After he drank water, we stayed up another hour to make sure he didn’t throw it up and when he didn’t we all went to bed.

In the morning I was never happier to have him greet me at the side of the bed with a ball in his mouth and his tail wagging when I reached for it.

From our research, it looks as though Canyon had a bit of both heat exhaustion and heat stroke.

From now on we’re going to be extra careful with our golden boy. he has never had this issue before, but we’re thinking his coat seems a bit thicker than previous years, so it’s possible that even though it normally wouldn’t have been too warm, it was.

We took it easy over the weekend and from now on he will only be going outside during the early morning or late evening.

Wyoming Trip: Blind Man’s Chicken

Friday was a good day.

Soleil came down and woke me up around 6:30 by jumping on the bed and giving me tons of kisses. It is so funny to see how excited she is about life.

after breakfast we got ready to do some solo work.

Robin explained the route and then I offered to go first. We were going to set off at 5 minute intervals, so the dogs would have a chance to work without help.

Rogue and I did really well. we found our curbs, we made our turns when they came and we figured out any confusing spots. at the second crossing, we accidentally went up someone’s driveway instead of the sidewalk, so once I felt the brick wall in front of me, I asked Rogue to turn around and then we made our way back to the curb, so we could try again. The next area we had some trouble was when we walked down a road that has a number of really defined driveways, it felt as though we were stopping at curbs each time we crossed one, so when we stopped at the first down-curb of the driveway, I was confused, so I had Rogue turn around and then we walked back to the last crossing to figure out what went wrong. When I got close to the crossing, I heard roxy and Soleil, so I had Rogue move over and we let them pass us and then I waited a couple of minutes before proceeding on. We had actually been doing okay, I just didn’t realize how defined the driveways were going to be. Once we passed all four, I began asking Rogue to “find the chair”. she walked right to the curb at the next road, so I had her turn around and then decided to try asking her to “find the bus” and she did. It was a really cool experience to be working solo with Rogue and succeeding in our mission to find the meeting spot.

Once we got back to Robin’s driveway, we all decided to trade dogs and see how it feels to walk a short block. I tried walking with Sherman, the male standard poodle, first. Sherman walks a lot slower than Rogue and is a lot taller and longer, so it was a really interesting experience. I think Sherman would be an awesome dog to go window shopping with.

After I got back to the driveway, I took soleil for a spin. walking with her was similar to walking with Rogue, but she is a bit shorter and Roxy is shorter than me, so the guide handle is short. I had a bit of trouble finding my groove with her and we missed the down-curb, but we survived and I think Roxy and I are going to try switching dogs tomorrow.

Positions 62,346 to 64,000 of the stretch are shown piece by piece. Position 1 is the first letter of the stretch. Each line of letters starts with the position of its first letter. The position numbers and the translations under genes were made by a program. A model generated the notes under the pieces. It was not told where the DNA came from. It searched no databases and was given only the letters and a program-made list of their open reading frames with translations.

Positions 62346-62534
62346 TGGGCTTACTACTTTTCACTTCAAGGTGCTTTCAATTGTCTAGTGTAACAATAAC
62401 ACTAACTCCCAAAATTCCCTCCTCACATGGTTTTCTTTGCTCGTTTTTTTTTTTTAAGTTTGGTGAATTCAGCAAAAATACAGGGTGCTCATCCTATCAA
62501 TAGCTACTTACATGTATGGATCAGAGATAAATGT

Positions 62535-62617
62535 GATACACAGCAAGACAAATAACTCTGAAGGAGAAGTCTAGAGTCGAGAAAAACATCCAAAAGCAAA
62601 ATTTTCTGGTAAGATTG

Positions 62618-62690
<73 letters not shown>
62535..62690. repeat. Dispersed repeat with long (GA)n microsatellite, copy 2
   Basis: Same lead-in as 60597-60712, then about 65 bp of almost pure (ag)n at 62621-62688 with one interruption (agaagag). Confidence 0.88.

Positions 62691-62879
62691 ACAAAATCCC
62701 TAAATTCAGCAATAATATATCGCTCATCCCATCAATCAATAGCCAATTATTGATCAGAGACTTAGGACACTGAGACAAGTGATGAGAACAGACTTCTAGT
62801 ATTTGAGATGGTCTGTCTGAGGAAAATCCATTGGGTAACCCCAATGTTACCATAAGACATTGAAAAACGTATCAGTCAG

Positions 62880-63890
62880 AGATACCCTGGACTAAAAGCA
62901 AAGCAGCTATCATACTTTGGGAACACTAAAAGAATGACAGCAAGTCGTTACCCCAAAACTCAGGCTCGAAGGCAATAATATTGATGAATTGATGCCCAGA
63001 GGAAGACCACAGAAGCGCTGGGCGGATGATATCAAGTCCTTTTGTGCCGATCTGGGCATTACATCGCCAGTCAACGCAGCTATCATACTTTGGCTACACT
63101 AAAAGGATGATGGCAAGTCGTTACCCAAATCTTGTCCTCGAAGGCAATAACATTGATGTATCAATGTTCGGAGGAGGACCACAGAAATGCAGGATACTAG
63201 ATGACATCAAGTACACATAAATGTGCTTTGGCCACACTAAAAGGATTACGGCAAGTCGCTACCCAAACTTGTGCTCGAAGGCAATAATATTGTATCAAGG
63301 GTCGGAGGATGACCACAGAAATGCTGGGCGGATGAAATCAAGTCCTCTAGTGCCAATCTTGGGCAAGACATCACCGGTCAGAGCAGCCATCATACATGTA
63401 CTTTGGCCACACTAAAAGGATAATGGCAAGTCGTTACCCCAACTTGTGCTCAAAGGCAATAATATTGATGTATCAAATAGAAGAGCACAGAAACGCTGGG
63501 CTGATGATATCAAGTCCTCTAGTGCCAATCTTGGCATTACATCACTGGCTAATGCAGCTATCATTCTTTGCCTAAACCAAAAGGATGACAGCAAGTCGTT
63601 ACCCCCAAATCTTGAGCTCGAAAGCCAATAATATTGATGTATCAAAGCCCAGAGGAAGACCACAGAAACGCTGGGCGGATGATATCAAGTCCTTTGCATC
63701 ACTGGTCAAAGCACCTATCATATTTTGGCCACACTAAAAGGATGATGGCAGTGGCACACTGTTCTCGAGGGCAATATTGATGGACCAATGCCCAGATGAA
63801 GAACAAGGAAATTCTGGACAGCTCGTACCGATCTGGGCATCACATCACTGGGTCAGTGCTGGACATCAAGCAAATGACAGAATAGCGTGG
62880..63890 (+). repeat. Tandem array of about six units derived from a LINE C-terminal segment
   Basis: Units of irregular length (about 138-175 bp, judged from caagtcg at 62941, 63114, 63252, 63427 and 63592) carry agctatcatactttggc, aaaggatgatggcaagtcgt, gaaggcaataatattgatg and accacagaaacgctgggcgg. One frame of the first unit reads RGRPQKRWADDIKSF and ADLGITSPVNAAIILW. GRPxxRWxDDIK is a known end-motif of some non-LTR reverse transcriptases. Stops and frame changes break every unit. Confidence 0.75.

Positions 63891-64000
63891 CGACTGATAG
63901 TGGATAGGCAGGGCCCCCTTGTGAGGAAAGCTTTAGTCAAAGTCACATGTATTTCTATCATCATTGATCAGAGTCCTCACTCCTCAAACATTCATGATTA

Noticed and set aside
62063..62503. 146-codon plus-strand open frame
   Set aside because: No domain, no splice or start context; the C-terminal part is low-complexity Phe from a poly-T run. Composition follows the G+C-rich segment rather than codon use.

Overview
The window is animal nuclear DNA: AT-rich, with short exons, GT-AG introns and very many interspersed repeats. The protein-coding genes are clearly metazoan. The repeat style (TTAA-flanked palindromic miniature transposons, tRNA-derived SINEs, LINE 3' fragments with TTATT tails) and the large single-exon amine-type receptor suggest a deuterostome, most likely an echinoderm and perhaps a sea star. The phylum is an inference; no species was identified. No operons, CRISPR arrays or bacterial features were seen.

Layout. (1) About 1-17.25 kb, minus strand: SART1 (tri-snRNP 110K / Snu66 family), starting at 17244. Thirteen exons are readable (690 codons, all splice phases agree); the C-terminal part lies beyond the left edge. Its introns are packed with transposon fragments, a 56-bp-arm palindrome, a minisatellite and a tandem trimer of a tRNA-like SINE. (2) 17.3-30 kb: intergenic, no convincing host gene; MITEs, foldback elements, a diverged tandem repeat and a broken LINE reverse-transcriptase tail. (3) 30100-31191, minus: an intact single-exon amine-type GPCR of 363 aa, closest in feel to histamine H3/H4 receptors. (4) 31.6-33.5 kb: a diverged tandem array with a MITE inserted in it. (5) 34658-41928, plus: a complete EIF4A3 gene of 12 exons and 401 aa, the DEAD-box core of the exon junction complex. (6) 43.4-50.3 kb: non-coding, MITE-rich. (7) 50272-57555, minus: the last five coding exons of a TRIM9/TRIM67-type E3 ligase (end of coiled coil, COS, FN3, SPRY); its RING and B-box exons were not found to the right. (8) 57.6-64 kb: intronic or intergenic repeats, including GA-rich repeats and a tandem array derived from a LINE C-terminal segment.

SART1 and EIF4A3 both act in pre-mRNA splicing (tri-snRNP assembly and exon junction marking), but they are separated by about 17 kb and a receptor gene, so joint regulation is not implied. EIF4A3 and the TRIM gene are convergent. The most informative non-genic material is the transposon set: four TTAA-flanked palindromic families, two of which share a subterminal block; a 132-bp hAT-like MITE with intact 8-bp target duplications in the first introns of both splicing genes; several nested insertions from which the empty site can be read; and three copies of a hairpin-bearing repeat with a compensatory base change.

Both Roxy and Robin say Rogue is a really good dog and that her work is superb. robin says that once I refine my precision, Rogue’s work will shine. they say Rogue is stubborn and manipulative, so I need to wait her out and be more firm in my requests. This is something Huib has also been trying to work on with me, so hopefully with practice, I’ll finally master it.

Robin wants me to try talking less and to stop fidgeting when we’re stopped because she didn’t find Rogue as bad as I told her she was about standing straight and not moving at curb edges.

I’ve got some work to do. It’s really nice though to hear that my dog will work amazingly well with someone who has more precise movements and requests. It makes me even more motivated to work on being still and quiet.

In the afternoon we did some traffic checks, or “blind man’s chicken” as Roxy likes to call it.

Robin and Sherman went out first. Bill was driving their van and their daughter-in-law was driving her car. We had to walk around their cal neighbourhood while bill and april tried to block our path and run us down. Sherman did amazingly well, which wasn’t a surprise.

When it was our turn, I asked Rogue to take me to the curb at the end of the driveway and then to turn right. When we were walking down the block, we came upon a car parked across the sidewalk in their driveway, so after rogue showed me, I asked her to ‘forward’ and she…turned left…stopped at the curb and then proceeded to walk along the back of the car…and then went back up onto the sidewalk and continued our route. Shortly after that, we had another vehicle parked too close to the sidewalk, so Rogue took me as close to the road as needed and walked around it before returning to the path. At the next street, we crossed over diagonally, which was not supposed to happen. they live in an oddly shaped neighbourhood, so when Rogue showed me the curb, we were at a curve in the sidewalk and not quite at the actual crossing spot. So, even though we didn’t do the crossing correctly, we did go curb to curb the way we were lined up, so maybe that’s a sort of win??